ROGER FEDERER (TENNIS)

The Swiss maestro is the most prolific collector of grand slam titles in the history of men's tennis, but one honour has eluded him.

While Federer does possess an Olympic gold, it came when he shared the top step of the podium with doubles partner Stan Wawrinka in Beijing.

Glory in the singles event has proven beyond the 38-year-old, who lost the 2012 London final to home favourite Andy Murray.

Having missed the last Games with a knee injury, Federer will sorely hope that defeat to Murray at Wimbledon's All England Club will not prove to have been an unwitting Olympics farewell.

KERRI WALSH JENNINGS (BEACH VOLLEYBALL)

With a medal haul that makes her the most successful beach volleyball player in history, Jennings had Japan locked in as her sixth Games.

However, she turns 42 in August and having the event pushed back by a year may diminish her chances of taking part.

Time will tell if the American can add to her three gold medals and one bronze.

YOHAN BLAKE (ATHLETICS)

His career having largely overlapped with superstar compatriot Usain Bolt, Blake's quest for gold was always going to prove tough.

Indeed, the two in his collection came after winning the 4x100m in a team including the peerless Bolt.

However, even with the world-record holder now gone from the scene, Blake would have been well down the pecking order in Japan.

Whether he returns in 2021 or not, his double-silver exploits in the 100m and 200m at London 2012 are not to be sniffed at.

ALISTAIR BROWNLEE (TRIATHLON)

Briton Brownlee sealed gold on home soil in 2012 and defended his crown in Rio.

His brother Jonathan took third and second respectively and both were expected to line up in Tokyo.

At 31, Alistair is the senior sibling by two years and had mulled the decision for a long while, meaning the 12-month delay could prove decisive.

A world-class cast of athletes including double-Olympic champion Elaine Thompson Herah, world-champion Anderson Peters and fast-rising teen star Briana Williams, have been confirmed for the 2020 edition of the Grenada Invitational that was launched on Wednesday at the Radisson Beach Resort, St. George’s.

Yohan Blake believes he could have had a better career had it not been for Usain Bolt. Do you believe the statements surrounding the issue smack of envy?

Yohan Blake, the second-fastest man in history, could be set to play T20 cricket for the Indian Premier League (IPL) franchise Royal Challengers Bangalore (RCB), once he hangs up his spikes.

 Jamaican sprinter Yohan Blake believes he has suffered from competing in the same era as compatriot and athletics great Usain Bolt.

The 29-year-old Blake has recorded some stunning achievements of his own on the track, in a career that has also been hampered by injury.  His best times over the 100m (9.69) and 200m (19.26) are the second-fastest ever recorded over the distances.  Bolt still holds both world records.

In addition, Blake claimed the gold medal at the 2011 Daegu World Championship and silver medals in both the 100m and 200m at the 2012 London Olympic Games.  On both occasions, the sprinter finished behind his illustrious teammate Bolt.  Once thought as the natural successor to the athletics sprint throne, Blake then suffered major hamstring injuries in both the 2013 and 2014 seasons.  While insisting that he is satisfied with what he has achieved in the sport to date,  Blake believes things could have been different had he been born in another era.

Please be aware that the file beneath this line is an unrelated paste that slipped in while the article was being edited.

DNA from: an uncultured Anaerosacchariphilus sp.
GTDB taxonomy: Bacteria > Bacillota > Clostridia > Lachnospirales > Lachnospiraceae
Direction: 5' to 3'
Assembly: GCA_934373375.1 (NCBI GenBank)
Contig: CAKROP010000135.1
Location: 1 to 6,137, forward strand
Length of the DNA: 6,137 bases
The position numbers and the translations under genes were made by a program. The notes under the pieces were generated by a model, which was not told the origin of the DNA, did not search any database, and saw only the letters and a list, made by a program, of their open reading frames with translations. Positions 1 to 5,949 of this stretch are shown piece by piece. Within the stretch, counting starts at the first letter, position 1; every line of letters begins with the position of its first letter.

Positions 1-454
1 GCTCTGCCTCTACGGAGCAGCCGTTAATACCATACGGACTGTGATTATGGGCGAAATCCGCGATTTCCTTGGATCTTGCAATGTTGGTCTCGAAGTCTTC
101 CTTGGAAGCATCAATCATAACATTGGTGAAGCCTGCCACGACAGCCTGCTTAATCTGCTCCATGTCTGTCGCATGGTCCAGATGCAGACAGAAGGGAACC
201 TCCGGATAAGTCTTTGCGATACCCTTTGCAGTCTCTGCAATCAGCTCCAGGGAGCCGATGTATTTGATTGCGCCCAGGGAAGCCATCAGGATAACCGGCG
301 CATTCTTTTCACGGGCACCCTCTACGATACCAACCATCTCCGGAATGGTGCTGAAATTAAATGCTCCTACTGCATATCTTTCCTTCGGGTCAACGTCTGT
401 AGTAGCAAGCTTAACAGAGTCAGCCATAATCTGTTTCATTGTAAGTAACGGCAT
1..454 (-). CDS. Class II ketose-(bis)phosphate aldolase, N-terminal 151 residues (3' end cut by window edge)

"I would be the fastest man in everything. I feel like I was born in a wrong time. But nevertheless, I am happy with what I have achieved,” Blake told reporters recently.

“It would be hard to top Usain because it was his time and it was hard to compete against him. The first time I beat him in Kingston, I had to work day and night to do it."

Heading into the 2012 Olympics Blake defeated Bolt over both the 100m and 200m at the Jamaica National trials but never managed to repeat the feat.

Yohan Blake believes IAAF president Sebastian Coe is "killing" athletics by cutting back on Diamond League disciplines.

Sweeping changes announced in November saw the 200 metres, 3,000m steeplechase, discus and triple jump removed from the schedule for the upcoming season in a bid to accommodate a 90-minute broadcast window.

Former 100m world champion and 200m Olympic silver medallist Blake thinks the decision will do more harm than good to the sport.

"It has changed a lot, I am not going to lie. The times we are running have slowed down, track and field is dying a little," said Blake.

"If [Coe] can take away the 200 and triple jump, I don't know if he is trying to build or trying to kill athletics.

"But that's a stupid move he is making. He must enhance the sport, but he is killing it. It is just madness.

"This is people's careers and where they make money… You cannot do that. Everybody is hating him. We have to take a stand."

Jamaica representative Andre Ewers was one of three athletes disqualified in the men’s 200m heats on Sunday.
Having looked to initially progress from Heat 7, Ewers was later disqualified for a lane violation on the curve.

Ewers finished in fourth position behind Brendon Rodney of Canada, favourite Noah Lyles of the United States and race winner Jereem Richards of Trinidad and Tobago.
Jamaica national champion Rasheed Dwyer had no such issues as he finished in third position in Heat 5. The race was won by Aaron Brown of Canada who clocked 20.10, ahead of Miguel Francis of Great Britain who was second in 20.11.
Yohan Blake showed very little ill effects of the 100m final after booking his spot from Heat 3. A relaxed-looking Blake crossed the line in 20.23, behind race winner Alex Qinuonez of Equador who finished first in 20.08. Alex Wilson of Switzerland was third in 20.40.
Trinidad and Tobago’s Kyle Geaux also looked in impressive as he eased away from the field to claim Heat 4 in 20.19. Yancarlos Martinez of the Dominica Republic was second in 20.47, with Cuba’s Reynier Mena third in 20.52.